Gutting a Basement
Completely gutting a basement is the first key step to renovating this area of your home. Whether you have an old basement or a newer one, if you wish to remodel the area, you will need to remove everything from the old basement. The level of gutting depends on your project; if the walls are old, stained or damaged, for example, you can remove the drywall to leave the exposed wall studs.
Remove all the furniture, shelving, decorations and other elements from the basement, taking them up the stairs and storing them elsewhere in the home. The gutting process is dirty and dusty and can cause damage to any items that remain in the basement. Completely empty the basement before beginning to gut it.
Tear up the basement's flooring. If the basement is carpeted, use a utility knife to cut through an area of the carpet and pull the carpet away from the floor. Upon removing the carpet, pull up the tack strips with a hammer or pry bar. If the floor is linoleum, cut through one area, and aim a heat gun at the glue beneath the linoleum to melt and soften the glue.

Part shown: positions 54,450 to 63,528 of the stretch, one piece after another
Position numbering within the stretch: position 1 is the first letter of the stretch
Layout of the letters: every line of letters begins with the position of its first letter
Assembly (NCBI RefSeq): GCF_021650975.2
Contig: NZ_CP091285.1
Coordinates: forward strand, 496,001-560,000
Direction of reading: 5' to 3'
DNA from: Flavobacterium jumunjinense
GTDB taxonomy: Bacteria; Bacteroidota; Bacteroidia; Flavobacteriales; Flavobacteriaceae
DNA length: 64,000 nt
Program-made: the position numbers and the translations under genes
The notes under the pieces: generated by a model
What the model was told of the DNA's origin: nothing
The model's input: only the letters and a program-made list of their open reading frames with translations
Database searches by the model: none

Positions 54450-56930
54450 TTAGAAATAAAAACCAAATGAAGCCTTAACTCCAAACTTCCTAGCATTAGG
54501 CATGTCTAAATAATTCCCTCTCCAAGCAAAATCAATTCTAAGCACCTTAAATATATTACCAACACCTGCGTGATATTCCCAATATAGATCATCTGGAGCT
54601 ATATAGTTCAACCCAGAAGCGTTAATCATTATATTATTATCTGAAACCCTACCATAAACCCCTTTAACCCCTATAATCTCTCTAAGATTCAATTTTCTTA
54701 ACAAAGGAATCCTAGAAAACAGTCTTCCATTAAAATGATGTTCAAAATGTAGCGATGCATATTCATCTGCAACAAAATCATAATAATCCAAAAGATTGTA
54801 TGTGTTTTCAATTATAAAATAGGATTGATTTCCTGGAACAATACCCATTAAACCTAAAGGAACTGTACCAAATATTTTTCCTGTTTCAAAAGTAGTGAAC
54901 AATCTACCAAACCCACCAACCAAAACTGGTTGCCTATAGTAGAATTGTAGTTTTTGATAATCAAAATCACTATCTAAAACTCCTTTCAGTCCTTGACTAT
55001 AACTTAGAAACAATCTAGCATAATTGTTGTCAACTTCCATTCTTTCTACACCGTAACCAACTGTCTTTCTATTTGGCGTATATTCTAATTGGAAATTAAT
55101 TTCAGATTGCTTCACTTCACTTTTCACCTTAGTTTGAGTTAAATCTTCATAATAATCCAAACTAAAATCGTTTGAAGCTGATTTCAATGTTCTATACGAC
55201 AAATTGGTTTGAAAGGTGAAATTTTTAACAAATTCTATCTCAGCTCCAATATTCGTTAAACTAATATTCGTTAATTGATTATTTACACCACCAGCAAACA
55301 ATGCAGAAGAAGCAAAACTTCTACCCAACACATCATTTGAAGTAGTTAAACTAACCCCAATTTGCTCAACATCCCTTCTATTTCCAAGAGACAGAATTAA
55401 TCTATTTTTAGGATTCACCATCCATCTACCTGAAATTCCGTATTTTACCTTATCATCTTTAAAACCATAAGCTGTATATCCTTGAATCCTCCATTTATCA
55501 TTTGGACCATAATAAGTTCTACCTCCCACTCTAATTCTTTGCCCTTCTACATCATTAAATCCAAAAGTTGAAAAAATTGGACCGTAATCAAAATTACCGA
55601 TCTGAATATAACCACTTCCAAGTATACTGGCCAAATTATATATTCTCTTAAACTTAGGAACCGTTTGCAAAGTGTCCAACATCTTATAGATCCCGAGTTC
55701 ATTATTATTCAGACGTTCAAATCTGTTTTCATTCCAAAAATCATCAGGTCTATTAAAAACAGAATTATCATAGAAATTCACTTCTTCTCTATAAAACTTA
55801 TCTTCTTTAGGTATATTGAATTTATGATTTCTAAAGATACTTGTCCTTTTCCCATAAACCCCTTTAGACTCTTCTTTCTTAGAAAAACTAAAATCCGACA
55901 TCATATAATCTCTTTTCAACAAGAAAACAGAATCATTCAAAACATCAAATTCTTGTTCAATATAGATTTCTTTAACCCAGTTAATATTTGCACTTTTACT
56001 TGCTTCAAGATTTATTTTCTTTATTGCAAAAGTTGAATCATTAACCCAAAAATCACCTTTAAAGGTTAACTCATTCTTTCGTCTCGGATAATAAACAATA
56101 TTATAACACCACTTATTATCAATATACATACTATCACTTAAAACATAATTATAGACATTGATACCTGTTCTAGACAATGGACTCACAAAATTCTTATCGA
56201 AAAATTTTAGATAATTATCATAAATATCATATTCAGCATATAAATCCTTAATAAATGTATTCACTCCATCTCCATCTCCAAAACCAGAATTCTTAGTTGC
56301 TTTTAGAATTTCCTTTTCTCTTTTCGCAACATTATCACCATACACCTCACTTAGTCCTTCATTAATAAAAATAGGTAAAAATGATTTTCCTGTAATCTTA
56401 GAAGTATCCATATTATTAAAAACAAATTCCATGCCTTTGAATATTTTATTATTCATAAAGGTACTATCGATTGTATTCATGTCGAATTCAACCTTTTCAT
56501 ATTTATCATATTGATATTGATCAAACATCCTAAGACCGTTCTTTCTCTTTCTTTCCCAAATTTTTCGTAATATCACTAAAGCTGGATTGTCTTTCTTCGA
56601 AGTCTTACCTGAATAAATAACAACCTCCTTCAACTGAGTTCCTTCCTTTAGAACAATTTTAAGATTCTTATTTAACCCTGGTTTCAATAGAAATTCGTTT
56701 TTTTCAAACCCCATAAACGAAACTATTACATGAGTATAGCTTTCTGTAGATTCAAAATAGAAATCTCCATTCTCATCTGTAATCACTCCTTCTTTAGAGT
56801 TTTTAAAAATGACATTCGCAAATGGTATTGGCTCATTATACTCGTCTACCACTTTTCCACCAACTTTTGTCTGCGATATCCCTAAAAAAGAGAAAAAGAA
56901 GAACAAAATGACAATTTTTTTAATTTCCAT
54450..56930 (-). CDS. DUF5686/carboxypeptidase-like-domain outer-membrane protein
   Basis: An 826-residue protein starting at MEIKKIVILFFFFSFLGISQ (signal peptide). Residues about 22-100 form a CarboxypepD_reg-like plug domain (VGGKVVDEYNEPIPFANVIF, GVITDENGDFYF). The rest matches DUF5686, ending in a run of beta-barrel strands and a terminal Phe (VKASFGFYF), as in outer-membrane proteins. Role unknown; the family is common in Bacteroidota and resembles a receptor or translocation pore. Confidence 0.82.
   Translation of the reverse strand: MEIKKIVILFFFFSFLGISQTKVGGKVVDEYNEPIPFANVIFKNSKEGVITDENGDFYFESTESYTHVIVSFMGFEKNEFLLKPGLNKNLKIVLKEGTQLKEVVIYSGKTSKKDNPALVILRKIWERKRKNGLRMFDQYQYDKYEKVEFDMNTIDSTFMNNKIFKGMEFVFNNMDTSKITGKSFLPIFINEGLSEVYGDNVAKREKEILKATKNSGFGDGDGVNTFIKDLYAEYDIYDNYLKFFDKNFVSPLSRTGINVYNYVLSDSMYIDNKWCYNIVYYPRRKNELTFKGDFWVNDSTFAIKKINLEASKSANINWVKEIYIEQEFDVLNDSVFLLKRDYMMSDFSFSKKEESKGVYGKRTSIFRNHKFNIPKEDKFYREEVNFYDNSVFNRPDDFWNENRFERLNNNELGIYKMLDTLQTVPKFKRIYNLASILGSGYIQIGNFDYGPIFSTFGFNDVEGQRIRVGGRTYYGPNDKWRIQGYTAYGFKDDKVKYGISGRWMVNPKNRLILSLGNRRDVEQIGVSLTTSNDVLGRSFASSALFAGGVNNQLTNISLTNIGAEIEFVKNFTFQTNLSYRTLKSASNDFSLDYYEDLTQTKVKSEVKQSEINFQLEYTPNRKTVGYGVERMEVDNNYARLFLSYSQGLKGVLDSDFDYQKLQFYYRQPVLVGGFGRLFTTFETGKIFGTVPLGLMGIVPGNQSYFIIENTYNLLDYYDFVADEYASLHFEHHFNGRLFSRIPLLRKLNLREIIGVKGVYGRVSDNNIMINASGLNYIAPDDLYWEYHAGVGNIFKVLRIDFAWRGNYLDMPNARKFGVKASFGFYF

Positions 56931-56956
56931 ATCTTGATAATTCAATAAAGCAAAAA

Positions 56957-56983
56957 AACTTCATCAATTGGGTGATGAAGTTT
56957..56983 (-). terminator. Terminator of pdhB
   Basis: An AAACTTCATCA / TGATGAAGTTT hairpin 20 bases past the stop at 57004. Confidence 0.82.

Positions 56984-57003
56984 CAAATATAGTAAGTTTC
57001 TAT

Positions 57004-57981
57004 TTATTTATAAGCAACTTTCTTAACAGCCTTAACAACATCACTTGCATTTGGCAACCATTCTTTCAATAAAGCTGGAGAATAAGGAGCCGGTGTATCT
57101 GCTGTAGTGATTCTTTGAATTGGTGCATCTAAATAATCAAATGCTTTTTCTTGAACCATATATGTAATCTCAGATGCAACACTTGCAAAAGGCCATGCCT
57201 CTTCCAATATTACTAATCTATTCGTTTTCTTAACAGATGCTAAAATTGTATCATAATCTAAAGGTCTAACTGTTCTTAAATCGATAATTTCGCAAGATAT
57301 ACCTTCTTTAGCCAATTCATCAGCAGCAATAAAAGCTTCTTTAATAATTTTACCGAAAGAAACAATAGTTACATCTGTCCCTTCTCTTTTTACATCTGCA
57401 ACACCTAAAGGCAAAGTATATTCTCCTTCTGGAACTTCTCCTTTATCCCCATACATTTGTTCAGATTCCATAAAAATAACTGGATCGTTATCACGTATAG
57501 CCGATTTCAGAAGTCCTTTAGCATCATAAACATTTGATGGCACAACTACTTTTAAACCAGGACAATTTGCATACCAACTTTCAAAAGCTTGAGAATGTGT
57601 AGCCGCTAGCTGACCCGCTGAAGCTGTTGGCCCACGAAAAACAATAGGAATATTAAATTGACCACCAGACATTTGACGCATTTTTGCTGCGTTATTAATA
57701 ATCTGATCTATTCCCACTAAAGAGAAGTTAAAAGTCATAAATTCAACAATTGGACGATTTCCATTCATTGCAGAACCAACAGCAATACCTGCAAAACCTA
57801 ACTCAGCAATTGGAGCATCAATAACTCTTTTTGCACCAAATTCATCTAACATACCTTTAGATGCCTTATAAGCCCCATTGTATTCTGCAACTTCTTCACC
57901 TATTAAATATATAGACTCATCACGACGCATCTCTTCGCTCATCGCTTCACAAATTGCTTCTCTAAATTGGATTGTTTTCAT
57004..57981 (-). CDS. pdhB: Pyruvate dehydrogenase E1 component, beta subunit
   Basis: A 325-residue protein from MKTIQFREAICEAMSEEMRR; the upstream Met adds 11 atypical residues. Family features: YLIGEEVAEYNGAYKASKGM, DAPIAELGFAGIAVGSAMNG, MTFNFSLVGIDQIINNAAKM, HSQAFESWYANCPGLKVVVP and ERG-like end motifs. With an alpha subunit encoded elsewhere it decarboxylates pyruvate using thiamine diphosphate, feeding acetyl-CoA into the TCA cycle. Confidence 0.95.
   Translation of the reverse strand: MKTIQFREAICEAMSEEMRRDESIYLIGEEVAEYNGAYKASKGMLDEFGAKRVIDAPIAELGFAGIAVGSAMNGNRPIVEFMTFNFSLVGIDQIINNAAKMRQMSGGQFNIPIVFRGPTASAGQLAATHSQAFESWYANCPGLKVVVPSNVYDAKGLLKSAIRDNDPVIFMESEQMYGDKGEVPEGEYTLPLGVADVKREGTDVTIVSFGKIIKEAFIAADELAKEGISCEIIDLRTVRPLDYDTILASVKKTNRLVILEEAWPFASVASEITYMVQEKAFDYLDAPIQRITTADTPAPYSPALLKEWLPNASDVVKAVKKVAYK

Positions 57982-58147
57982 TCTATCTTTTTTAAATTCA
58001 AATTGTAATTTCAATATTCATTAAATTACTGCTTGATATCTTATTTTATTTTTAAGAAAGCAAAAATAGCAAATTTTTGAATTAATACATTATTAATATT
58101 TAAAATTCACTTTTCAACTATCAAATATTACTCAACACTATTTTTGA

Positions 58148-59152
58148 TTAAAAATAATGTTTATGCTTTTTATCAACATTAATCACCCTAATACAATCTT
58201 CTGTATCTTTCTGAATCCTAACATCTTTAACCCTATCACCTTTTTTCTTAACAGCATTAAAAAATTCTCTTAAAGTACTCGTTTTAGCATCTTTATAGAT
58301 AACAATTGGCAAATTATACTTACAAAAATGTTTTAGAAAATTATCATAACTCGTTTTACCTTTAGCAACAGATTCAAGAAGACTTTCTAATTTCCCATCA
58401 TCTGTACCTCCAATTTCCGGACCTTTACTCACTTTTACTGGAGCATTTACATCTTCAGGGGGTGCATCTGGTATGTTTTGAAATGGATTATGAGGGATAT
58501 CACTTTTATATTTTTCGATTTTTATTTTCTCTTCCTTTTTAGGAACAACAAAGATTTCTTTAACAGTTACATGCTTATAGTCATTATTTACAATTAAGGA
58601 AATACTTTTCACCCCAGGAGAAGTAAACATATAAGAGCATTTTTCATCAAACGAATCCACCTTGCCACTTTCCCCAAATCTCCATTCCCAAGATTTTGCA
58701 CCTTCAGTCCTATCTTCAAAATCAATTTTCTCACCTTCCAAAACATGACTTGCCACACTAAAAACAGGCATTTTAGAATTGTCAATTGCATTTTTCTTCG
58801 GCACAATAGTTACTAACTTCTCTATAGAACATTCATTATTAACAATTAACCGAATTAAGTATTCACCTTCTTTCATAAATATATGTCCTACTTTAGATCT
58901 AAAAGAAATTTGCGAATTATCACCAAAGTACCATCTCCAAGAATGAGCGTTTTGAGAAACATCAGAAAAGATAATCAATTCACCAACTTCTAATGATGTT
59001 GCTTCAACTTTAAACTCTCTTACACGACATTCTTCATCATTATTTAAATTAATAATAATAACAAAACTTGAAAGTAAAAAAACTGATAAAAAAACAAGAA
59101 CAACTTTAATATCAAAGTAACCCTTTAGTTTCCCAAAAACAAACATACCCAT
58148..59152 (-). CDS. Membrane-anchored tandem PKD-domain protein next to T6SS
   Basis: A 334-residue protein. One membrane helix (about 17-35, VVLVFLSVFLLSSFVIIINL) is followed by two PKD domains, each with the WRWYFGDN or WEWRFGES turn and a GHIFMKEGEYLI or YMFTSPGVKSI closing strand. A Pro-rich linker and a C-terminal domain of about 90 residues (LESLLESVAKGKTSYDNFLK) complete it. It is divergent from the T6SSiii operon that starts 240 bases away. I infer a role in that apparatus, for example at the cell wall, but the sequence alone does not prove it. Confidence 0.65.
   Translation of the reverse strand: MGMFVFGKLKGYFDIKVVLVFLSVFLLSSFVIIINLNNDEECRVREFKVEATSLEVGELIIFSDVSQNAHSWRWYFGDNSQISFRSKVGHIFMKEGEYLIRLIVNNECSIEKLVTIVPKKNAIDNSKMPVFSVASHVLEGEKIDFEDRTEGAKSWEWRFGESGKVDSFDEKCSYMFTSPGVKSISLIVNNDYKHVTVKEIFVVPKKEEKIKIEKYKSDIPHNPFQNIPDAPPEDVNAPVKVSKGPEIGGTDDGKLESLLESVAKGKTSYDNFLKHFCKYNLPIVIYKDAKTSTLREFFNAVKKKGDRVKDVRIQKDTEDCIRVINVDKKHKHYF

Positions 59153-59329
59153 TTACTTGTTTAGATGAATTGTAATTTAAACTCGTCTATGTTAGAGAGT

Pry off trim, quarter-round and other molding on the bottoms and tops of the walls with a pry bar if you plan to keep the walls intact. If you're going to tear out the basement's walls, do not remove the trim and molding separately.
Knock holes in the drywall with a hammer or sledgehammer, and pry the individual sheets of drywall away from the studs. Use the utility knife simultaneously to cut stubborn areas of the drywall.
Check out this related video from Homesteady on Youtube.
- If you plan to remove the basement's drywall, unscrew light switchs and wall outlet plates before prying the drywall away from the studs.
- When performing demolition work, wear protective gear, such as goggles, a dust mask, gloves, steel-toed boots and ear plugs. If the basement has windows, open them to keep the area ventilated as much as possible.
Toronto-based journalist William McCoy has been writing since 1997, specializing in topics such as sports, nutrition and health. He serves as the Studio's sports and recreation section expert. McCoy is a journalism graduate of Ryerson University.
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